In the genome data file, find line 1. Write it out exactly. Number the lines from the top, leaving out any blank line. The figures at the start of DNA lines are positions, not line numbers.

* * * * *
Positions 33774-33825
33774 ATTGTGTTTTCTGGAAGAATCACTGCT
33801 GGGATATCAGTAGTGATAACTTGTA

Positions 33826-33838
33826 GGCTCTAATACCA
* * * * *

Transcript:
Positions 33774-33825